The sky was clear. The stars alive in the black. And the moon beginning to wane. Few were about. The cold was a shock. A couple of people stood outside The Angel. A girl’s voice. A girl with pigtails, wearing a vest and glasses. A loud, confident voice. So basically, she was saying, he said ‘what yer doing on the beach on yer own, yer drunk and the tide could come and take you away. Well, said the girl to her companion, you know my sense of humour. So I said to him, ‘Well they’re worse ways to go’.

I walked down Great Darkgate Street, hearing her cackle ringing out.

They say she has anxiety attacks. Who wouldn’t. Let her go. Set her free.


Home (16)

I am a routinous person. And many of those routines border on rituals. I have rituals when I walk. I choose to walk past the two bakeries in town so that I can catch the delicious smell of baking bread as I go past, I go up the hill past Alexandra Hall or cut through the Prom, alternating the choice, I stop at the end of the Perygyl and stare out to sea and I stop just below the Castle, by the hydrangeas, just for a few minutes to slow my breath and feel my feet on the ground. I like the silence, I like to hear the hum of the generator by the public toilets and to see if the lights are on in St Michael’s. It’s like a kind of mapping, but it also eggs me on as I move from landmark to landmark.

I got ready to stop beneath the Castle this morning when I heard barking. It was pitch black and I couldn’t see where it was coming from. A dog, clearly. Then a man’s voice. I gave up any ideas of standing still and continue walking. The man with the dog was ahead of me. The dog was still growling. The growling increased as I near. The man was young with a large set of headphones clamped to his head. He called the dog to him. Was he saying shut up? And again. Then the dog, a sizeable black, hairy, rather non-descript mongrel promptly leapt into his arms. The man stood there cradling him as I walked by. The Angel and the Why Not? were open. A few stragglers hung around underneath the town clock. A girl in a black and white striped satin sleeveless top stood before a group of people. I wish, I wish, she was saying, well stating. She shouted rather than spoke clearly vying for attention. There’s no place like home, she continued. And again, there’s no place like home. Then I heard her say, who said that?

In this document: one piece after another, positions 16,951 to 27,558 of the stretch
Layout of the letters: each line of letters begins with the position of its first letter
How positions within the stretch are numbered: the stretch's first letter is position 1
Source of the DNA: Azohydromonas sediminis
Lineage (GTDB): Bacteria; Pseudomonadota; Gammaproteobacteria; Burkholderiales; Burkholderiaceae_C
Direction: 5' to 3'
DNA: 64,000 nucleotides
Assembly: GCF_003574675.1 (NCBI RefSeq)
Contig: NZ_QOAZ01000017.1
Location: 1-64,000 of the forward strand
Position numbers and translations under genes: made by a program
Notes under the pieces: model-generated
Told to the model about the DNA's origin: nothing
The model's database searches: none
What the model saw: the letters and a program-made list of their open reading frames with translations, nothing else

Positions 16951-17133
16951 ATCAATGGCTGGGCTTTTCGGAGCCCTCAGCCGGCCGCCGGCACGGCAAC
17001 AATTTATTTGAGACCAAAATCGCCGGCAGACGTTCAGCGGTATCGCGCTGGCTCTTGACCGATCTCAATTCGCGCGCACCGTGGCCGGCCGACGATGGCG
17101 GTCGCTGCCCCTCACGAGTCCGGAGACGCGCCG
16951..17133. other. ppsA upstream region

I think about notions of home.

I found one, I told him in the car on the way back from work. I found a house in the Shetlands that I could afford. I need this, I tell him, or did I just think I told him? It’s a fantasy, I know this. The house is  a mean little thing, cluttered and probably badly put together. But just for a while I think about making it mine. Everything just so, just as I wish it to be. Shall I buy it and make it mine, for later? And yet, such an action would go against my principles. Houses should be lived in. I am troubled by the idea of second homes and the impact they have on communities. Communities, particularly small ones like the ones up there, need people. A white, uncluttered space away from work, from difficult relationships, time to be, to unravel and put myself back together again. Shall I do it?